No other author can make characters come to life quite like Stephen King can; his earlier book, The Shining brought Jack, Wendy and Danny Torrence sharply into focus and now he revisits Danny who is all grown up and known as Doctor Sleep. Keeping the same theme as his first journey to Colorado’s Overlook Hotel; evil places exist and draw evil to them; young Master Torrence makes his own nostalgic trip, but, this time as a battle scarred adult.
Stephen King has a finely honed skill that allows the reader to get into the head of all the major, and a good portion of the minor, characters in his books. He has not lost that skill as he moves into his latter 60’s. He also allows his audience, often referred to a “faithful readers” to find out what has happened to 5 year-old Danny Torrence after the evil hotel burned to the ground in The Shining.
It turns out that, as far as Danny is concerned, history can and does repeat itself; in more ways than one. Danny has followed in his dad Jack’s footsteps, and his grandfather’s it turns out, and developed a habit of being more drunk than sober. He has also developed his father’s temper and gravitated toward medicine, winding up working at a hospice.
Danny, it seems, is on a personal journey to flee his past and present. Hitting rock bottom; he steals from a coked out blonde whose son – badly abused by someone – tries to consume the remains of cocaine bought the night before. Torrence leaves the blonde woman her food stamps but takes all the money and leaves.
In the next town that Danny stops in, he meets another man who has the shining. Torrence decides to get sober and join AA. It is while he is battling to stay sober that he comes in contact with a someone who communicates with him via a chalkboard in his room and begins working at the hospice where he earns the nickname Doctor Sleep. Stephen King revisits The Shining and by the end of the book, readers get little glimpses as to what happened to all the characters in the first book.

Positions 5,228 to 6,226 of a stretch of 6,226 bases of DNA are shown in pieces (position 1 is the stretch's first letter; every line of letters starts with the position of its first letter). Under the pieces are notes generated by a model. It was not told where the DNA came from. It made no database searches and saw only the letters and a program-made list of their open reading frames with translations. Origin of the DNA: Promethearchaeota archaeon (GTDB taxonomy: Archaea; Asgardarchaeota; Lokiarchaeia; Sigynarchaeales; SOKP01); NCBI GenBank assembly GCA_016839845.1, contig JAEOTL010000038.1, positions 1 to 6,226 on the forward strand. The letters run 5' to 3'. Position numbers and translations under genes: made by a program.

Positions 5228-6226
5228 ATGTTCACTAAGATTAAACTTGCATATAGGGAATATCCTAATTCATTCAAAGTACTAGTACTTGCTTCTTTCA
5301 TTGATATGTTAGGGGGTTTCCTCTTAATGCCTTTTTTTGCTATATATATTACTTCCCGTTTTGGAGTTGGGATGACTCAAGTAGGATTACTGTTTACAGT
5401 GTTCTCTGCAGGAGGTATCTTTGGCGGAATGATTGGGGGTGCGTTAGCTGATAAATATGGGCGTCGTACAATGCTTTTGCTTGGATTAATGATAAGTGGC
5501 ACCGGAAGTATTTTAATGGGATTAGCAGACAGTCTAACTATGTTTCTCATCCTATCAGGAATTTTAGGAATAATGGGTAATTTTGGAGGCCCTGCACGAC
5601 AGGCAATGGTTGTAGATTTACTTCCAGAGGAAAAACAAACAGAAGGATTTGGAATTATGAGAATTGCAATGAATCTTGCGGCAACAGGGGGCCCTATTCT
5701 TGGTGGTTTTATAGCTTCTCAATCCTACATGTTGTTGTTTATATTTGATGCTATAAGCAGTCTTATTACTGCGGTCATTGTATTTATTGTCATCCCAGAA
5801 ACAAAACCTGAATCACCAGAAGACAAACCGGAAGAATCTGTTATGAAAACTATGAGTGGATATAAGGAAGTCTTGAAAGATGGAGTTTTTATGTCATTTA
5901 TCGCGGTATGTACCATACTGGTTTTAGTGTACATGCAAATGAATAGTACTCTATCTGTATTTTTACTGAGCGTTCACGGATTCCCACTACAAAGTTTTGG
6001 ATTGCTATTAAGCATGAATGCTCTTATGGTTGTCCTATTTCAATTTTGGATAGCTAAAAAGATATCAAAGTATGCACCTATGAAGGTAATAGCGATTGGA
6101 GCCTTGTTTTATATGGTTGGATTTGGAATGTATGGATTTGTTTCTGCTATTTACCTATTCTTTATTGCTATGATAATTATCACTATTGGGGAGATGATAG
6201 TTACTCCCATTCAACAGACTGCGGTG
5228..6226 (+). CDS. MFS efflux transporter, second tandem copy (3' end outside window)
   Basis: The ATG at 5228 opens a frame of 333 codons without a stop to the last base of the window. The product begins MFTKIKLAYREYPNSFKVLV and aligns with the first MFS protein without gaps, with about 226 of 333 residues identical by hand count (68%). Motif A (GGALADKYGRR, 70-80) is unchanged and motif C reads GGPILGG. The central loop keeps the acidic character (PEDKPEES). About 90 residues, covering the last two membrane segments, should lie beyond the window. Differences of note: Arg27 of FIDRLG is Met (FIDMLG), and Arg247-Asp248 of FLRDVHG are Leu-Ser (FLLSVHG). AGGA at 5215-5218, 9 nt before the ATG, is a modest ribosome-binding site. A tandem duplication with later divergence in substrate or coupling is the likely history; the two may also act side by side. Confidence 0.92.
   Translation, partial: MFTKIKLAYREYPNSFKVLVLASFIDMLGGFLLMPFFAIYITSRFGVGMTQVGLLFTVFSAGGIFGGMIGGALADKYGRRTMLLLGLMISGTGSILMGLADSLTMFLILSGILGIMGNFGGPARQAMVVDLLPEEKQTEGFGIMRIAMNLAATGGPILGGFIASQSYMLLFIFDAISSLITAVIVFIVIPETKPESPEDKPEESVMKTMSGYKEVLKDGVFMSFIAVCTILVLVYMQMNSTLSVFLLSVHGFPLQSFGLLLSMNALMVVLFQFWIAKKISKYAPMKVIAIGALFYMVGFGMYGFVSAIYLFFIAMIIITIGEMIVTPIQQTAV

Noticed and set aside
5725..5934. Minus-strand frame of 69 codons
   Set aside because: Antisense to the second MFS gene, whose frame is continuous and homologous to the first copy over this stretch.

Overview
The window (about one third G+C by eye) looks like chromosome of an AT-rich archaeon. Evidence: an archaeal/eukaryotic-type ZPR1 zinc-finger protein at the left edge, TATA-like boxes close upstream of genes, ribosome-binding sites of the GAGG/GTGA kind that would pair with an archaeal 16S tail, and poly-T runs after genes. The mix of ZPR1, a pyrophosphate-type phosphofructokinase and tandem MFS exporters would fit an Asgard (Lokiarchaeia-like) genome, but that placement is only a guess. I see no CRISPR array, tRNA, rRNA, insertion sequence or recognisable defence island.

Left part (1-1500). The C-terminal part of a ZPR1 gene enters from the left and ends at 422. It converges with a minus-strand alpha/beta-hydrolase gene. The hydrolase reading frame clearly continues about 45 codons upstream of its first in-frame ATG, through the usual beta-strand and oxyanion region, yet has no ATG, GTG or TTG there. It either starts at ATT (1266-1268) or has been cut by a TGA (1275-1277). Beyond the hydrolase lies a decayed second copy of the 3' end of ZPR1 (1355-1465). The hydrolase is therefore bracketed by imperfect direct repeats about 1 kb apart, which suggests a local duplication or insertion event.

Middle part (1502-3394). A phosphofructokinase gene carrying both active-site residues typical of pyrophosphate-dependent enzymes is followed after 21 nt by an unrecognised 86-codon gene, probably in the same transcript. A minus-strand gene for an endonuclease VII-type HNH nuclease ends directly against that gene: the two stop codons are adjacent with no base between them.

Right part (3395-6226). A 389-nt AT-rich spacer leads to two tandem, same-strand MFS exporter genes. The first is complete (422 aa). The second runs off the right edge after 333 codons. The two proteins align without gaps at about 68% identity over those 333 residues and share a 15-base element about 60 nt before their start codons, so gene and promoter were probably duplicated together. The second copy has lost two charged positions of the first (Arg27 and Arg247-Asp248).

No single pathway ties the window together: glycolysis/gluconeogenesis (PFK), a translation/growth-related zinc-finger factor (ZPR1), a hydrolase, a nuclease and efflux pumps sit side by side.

Now at 66 years of age and after being struck by a van and almost killed in 1999 King still has the power to enthrall and entrap the readers of his stories. In 2000, the Maine horror meister was still recuperating when the man who was driving the vehicle that almost ended the novelist’s life died from unknown causes. King has referred to the driver, 43 year-old Bryan Smith, as someone who could have stepped from one of his own novels. Age and nearly dying has not softened King’s edge when writing and he has not lost the knack of making readers rush through his books to find out what happens next.
Doctor Sleep is the second book written by King that follows the further adventures of a young boy whose first story ends like with the protagonist still in childhood. The first novel was the sequel to The Talisman, which King co-wrote with Peter Straub, Black House. This follow-on novel about the grown up Jack Sawyer was also co-written by the same two authors and it provided a sort of closure for fans of the original book.
King, in an author’s note at the back of Doctor Sleep, said that he has been thinking of Danny Torrence for years and wanted to finally write the rest of his story. The author had a lot in common with Danny’s father, Jack in the first book and Danny in the latter book. King wrote briefly of his alcoholism, as well as his cocaine problem, in his 2000 book about writing titled On Writing: A Memoir of the Craft.
Stephen King knows all too well the problems of dealing with one’s own personal demons. As he says in the afterward section, he is an entirely different man from the chap who wrote The Shining back in the late 1970’s. The book was published by Doubleday in 1977. Since then, he has quit smoking, drinking and snorting coke. What he has not done is quit writing the best books in the market. His tales almost always terrify or exhilarate, often with equal measure and each new book seems better than his last.
The only problem with reviewing Doctor Sleep by Stephen King, which really is The Shining revisited, is fighting the temptation to include too much information about the book’s main characters. Suffice to say, the least said the better, otherwise reading the continuing story of Danny Torrence would not be as enjoyable. Available at most booksellers, for quite a bit cheaper than when it was first published last year, it is a fitting addition to the existing library of any Stephen King fan.
By Michael Smith